Outsourcing veteran’s top five tips for start-ups working with China

Mike Bellamy launched his outsourcing consulting company in China in the late 1990s, after realising most suppliers were facing the same issues.


Bellamy, who will be speaking at the Australian International Sourcing Fair in November, has grown his business, PassageMaker, to over 150 employees. He says the questions and concerns about working with Chinese factories haven’t changed despite people increasingly looking to Chinese suppliers.


“Everyone wants to know how to research the market to get the best price, how to ensure the quality of the product and how to protect their intellectual property,” Bellamy says. He shared his top tips with StartupSmart.


How to get the best price for your product


Bellamy says research is critical to finding the right options and negotiating the best price. He adds too many international buyers opt for the first English speaking factory they find, and miss out on getting the best price.


“I recommend you take three to four weeks contacting 50 factories across China. China is not just one place and market. There are different provinces with different specialities and worker rates,” Bellamy says.


Once you’ve narrowed the options down to a shortlist, Bellamy says the key to get the best possible price is knowing exactly what each is offering and going into negotiations prepared.


“A lot of international buyers who are used to doing business with people like themselves can be intimidated because China is so different,” Bellamy says. “My philosophy is don’t try to out-negotiate the Chinese seller, out-research them. If the factory sees you’ve done your research, the negotiation is easy.”


Put the human effort in to get the best relationship and results


While the Chinese can be hard negotiators and the cost of ongoing transport to China is not insignificant for start-ups, Bellamy says putting the effort in to build strong relationships is worth every cent.


“It’s important to be seen as a person rather than as a purchase order number. You don’t need to come here every week to build a bond of trust or be fluent in Chinese, but the open and soft side of business goes a long way in China,” Bellamy says.


Bellamy adds that visiting in person, inviting factory leaders out to your home town, sending Christmas cards and encouraging your kids to be pen pals are all great strategies for developing strong ongoing relationships.


“I would like to stress that the vast majority of suppliers in China are a pleasure to deal with. Easily 95 out of 100 I’ve dealt with are fantastic, many are family-run. But we made the effort to go out there and find the right people in the first place,” Bellamy says.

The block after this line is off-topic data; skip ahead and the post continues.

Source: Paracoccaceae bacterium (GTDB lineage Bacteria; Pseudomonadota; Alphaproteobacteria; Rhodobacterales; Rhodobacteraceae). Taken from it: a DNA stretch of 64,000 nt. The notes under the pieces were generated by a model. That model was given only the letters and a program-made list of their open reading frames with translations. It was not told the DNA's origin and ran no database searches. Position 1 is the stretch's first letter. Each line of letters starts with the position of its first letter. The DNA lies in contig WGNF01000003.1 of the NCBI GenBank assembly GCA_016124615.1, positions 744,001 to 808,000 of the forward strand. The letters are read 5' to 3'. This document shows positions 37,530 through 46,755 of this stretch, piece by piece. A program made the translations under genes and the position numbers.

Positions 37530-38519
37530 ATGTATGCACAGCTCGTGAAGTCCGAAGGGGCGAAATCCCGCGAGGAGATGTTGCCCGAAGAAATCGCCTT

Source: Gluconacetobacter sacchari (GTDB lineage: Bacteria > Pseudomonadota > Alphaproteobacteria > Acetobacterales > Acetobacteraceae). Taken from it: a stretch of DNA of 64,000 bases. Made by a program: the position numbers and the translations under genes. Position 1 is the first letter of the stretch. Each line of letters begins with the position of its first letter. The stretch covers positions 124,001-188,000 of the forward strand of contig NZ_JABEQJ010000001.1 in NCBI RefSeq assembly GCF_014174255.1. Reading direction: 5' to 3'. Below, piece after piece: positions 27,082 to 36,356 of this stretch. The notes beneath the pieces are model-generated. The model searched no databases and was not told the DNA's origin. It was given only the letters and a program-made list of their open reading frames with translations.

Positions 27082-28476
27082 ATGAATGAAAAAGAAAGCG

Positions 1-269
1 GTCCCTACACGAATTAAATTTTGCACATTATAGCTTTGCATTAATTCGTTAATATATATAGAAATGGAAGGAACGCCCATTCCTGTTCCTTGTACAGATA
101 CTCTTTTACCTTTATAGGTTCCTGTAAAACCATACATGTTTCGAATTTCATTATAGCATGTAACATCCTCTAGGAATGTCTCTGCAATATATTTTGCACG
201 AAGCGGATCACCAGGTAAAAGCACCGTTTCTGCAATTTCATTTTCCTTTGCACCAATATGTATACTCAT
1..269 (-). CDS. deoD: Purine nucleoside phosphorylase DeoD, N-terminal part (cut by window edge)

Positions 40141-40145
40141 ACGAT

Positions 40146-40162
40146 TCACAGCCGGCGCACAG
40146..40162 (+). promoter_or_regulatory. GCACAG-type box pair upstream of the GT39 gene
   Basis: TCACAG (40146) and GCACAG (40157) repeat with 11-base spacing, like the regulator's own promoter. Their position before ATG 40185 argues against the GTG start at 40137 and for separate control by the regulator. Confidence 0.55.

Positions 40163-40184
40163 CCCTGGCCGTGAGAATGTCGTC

Find the right supplier by asking the right questions


For start-ups organising their first manufacturing round, finding a supplier with experience in your area is critical, says Bellamy.


“They’re not out there to rip you off, but some are newer than others. So if you’ve got a buyer that’s new and a supplier that’s not got a lot of experience, it’s a perfect recipe for disaster. Most of the horror stories you hear happen because both were outside their comfort zone,” Bellamy says.


Start-ups need to be aware of the fierce competition for Chinese factories, and check your preferred supplier has actually produced a similar product.


“In China, Asia, or anywhere there is serious competition, suppliers will exaggerate. ‘Yes we can make that’ is very different from ‘yes we have made that’, so check their output,” Bellamy says. “With enough resources and time, you could have a space shuttle built in China, but you want someone who has done it before.”


Register your intellectual property as soon as possible before scoping out suppliers


While many countries have a first-to-market intellectual property system, China has a first-to-register system. Bellamy says this is good news and bad news for start-ups.


“This is great because it means you can use an English speaking intellectual property advisor and protect your product before searching out a supplier,” Bellamy says. “The bad news is that it’s easy for your competition to register your ideas as well. That could be another importer, or your supplier, so you need to register it ASAP.”


Bellamy says a major mistake many small business owners make is sharing their product design with suppliers, before registering their intellectual property.


“The first step before going out and talking to factories in China is to register your IP at home and in China. A lot of small buyers make the mistake of going to trade shows with their product and engineering design so you can get a good quote, but that’s all they need to knock your product off,” he says.


The critical times to investigate to ensure quality


Bellamy says the most important time to investigate the quality of production is before the final payment that will release the goods and ship them to Australia.


“A buyer in Australia or US is crazy if they don’t do a product verification, especially if it’s your first time with this factory,” Bellamy says. “If you don’t have the expertise for quality control, hire a third party who will go and visit the factory at critical times. The big one is pre-shipment, before you make that final payment to the supplier that releases the goods, someone needs to check the delivery matches what you ordered.”


He adds that checking before the final payment means you won’t end up in a very weak bargaining position with the factory once the goods are delivered and you realise a defect or issue.


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